Reasons for working fewer hours, March 2020

This article looks at the reasons people worked fewer hours than usual, and how this has changed over the past 5 years

Released
23/04/2020

As highlighted in Insights into hours worked, which was published in Labour Force, Australia, the most common reasons people worked fewer than their usual hours in March 2020 were:

  • annual leave, holidays, flextime or long service leave (37%);
  • own illness, injury or sick leave (14%);
  • standard work arrangements (including shift work) (13%); and
  • no work, not enough work available, or stood down (13%).

This article looks at how the reasons people work fewer hours than usual have changed over the past 5 years, and also provides an indication of future analysis that will be undertaken to understand impacts of COVID-19.

People working fewer hours than usual

Table 1 shows the relative monthly movements between February and March for the past five years, for responses that the ABS anticipates may be important when analysing the potential impacts of COVID-19.

The movements observed in March 2020 were relatively different to those seen in March 2019, with a 21.1% increase in ‘No work, not enough work available, or stood down’ between February and March 2020. Previous February to March movements have seen a fall, so this rise is unusual.

Table 1: Reasons people worked less than usual hours – monthly movements
No work, not enough work available, or stood down (%)Own illness or injury or sick leave (%)Personal reasons, study, caring for sick or injured family (%)Annual leave, holidays, flextime or long service leave (%)
Mar-161.10.3-2.543.5
Mar-17-4.010.411.50.6
Mar-18-15.73.7-3.392.9
Mar-19-11.1-1.6-8.586.4
Mar-2021.114.3-0.769.7

Source: Labour Force, Australia, Detailed Data Cube EM2a.

Table 2 shows the year on year change in the reasons people worked fewer hours than usual. The year on year changes also show larger movements in the year to March 2020 compared with March in previous years for those citing ‘No work, not enough work available, or stood down’, ‘Own illness or injury or sick leave’, and ‘Personal reasons, study, and caring for sick or injured family’.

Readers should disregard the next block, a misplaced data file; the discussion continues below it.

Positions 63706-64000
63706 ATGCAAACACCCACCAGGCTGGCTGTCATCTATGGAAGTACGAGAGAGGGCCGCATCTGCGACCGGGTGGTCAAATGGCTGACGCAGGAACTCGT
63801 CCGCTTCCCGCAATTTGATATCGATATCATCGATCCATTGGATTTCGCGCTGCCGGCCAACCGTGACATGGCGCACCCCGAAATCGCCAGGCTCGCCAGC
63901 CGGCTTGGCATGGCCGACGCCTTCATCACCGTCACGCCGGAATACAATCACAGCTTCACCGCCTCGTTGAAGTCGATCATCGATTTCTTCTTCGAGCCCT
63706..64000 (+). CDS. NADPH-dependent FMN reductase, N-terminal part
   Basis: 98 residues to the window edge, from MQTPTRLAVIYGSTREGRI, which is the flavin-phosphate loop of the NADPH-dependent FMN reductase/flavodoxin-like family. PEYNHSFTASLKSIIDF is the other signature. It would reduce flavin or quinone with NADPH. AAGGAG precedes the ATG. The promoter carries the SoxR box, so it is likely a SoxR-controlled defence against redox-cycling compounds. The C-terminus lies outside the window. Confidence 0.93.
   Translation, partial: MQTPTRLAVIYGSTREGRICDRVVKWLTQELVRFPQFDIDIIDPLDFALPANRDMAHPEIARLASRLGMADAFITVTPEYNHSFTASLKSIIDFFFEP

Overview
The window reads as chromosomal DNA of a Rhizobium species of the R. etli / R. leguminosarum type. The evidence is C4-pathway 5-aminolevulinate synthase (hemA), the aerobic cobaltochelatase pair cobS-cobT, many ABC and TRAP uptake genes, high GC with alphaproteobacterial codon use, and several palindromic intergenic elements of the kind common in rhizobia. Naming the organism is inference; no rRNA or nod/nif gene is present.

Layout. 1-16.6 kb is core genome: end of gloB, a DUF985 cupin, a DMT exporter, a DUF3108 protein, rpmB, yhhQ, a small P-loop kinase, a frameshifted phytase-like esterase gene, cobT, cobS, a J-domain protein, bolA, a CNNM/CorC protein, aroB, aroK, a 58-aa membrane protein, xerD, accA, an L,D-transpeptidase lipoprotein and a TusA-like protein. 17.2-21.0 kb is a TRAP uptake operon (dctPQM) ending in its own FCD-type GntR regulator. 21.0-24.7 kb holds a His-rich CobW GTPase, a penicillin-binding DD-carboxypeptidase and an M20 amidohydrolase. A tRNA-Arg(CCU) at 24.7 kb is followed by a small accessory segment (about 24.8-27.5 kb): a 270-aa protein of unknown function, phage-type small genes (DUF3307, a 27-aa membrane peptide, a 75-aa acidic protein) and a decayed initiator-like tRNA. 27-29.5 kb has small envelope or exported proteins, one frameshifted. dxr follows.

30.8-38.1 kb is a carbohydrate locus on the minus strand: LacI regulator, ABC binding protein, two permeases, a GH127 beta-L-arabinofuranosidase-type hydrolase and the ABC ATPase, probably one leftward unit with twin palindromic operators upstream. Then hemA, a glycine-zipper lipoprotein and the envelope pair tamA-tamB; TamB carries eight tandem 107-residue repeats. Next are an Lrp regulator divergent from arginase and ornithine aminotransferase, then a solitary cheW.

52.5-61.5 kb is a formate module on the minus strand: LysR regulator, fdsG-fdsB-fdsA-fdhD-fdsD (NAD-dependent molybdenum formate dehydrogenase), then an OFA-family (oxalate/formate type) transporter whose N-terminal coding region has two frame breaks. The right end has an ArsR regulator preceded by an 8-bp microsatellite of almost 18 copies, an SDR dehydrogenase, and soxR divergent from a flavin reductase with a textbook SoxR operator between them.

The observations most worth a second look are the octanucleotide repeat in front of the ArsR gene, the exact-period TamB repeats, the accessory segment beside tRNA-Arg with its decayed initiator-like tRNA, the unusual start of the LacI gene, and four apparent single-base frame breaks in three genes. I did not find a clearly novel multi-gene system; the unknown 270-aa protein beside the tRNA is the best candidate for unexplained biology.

Table 2: Reasons people worked less than usual hours – year on year movements
No work, not enough work available, or stood down (%)Own illness or injury or sick leave (%)Personal reasons, study, caring for sick or injured family (%)Annual leave, holidays, flextime or long service leave (%)
Mar-1612.50.2-5.7-25.9
Mar-174.23.3-1.5-14.4
Mar-18-9.38.63.274.2
Mar-191.9-4.71.5-4.2
Mar-2037.823.119.7-6.1

Source: Labour Force, Australia, Detailed Data Cube EM2a.

Looking at the time series in original terms can provide additional insights into patterns in the labour market over time. For example, Chart 1 shows distinct seasonal patterns related to the cold and flu seasons in Australia in the winter months. If people begin to take sick leave due to COVID-19, particularly if individuals or workplaces take a stricter approach to managing any illness during this period , then there may be an increase in the number of people in this category and a more pronounced seasonal pattern.

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Source: Labour Force, Australia, Detailed Data Cube EM2a.

Chart 2 shows the number of men and women who worked fewer hours than usual as there was no work, not enough work available or they were stood down. For both men and women, the level recorded in March 2020 is noticeably higher than has generally been observed in recent years.

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Source: Labour Force, Australia, Detailed Data Cube EM2a.

In interpreting the data on the reasons people work fewer hours than usual, it's important consider that people in similar circumstances may be categorised in different ways, depending on their perception of the main reason that they worked less than their usual hours. For example, people who have been stood down and then taken some paid leave may consider that they worked fewer hours than usual as:

  • there was ‘no work, not enough work available, or stood down’; or
  • they were ‘on annual leave, holidays, flextime or long service leave’.

Similarly, people who have been sent home as a precaution to self isolate may consider that they worked fewer hours than usual as:

  • there was ‘no work, not enough work available, or stood down’; or
  • due to ‘own illness, injury or sick leave’.

Future analysis

In future months, in addition to the headline measures such as employment, unemployment, participation, employment to population and hours worked, the ABS will be providing additional analysis to assist in understanding the labour market impacts of COVID-19, such as:

  • Hours worked ranges (monthly, EM1a and EM3a)
  • People working fewer hours than usual, and the reasons (monthly, data Cube EM2a)
  • Underemployment (monthly, Table 22, 23, 24, 25)
  • Volume measure of labour underutilisation (quarterly, Table 23a, 23b)
  • Expected duration with current employer (quarterly, Table 17)
  • Retrenchments (quarterly, in Table 29a and 29b)
  • Duration of job search (monthly, in Table 14a, 14b, 14c, 14d, 14e)
  • Flows into and out of employment and unemployment  (monthly, in datacube GM1)
  • Reasons people are not in the labour force (monthly, NM1 and NM2)
  • Status in employment (including casuals) (monthly, Table 8, EM6, EM6a) and quarterly, Table 13, EQ04, EQ05, EQ7b)
  • Industry and Occupation (quarterly, Table 04, 05. 06, 07, 11, 12)
  • Capital City and balance of states (monthly, Table 2, LM1, LM9)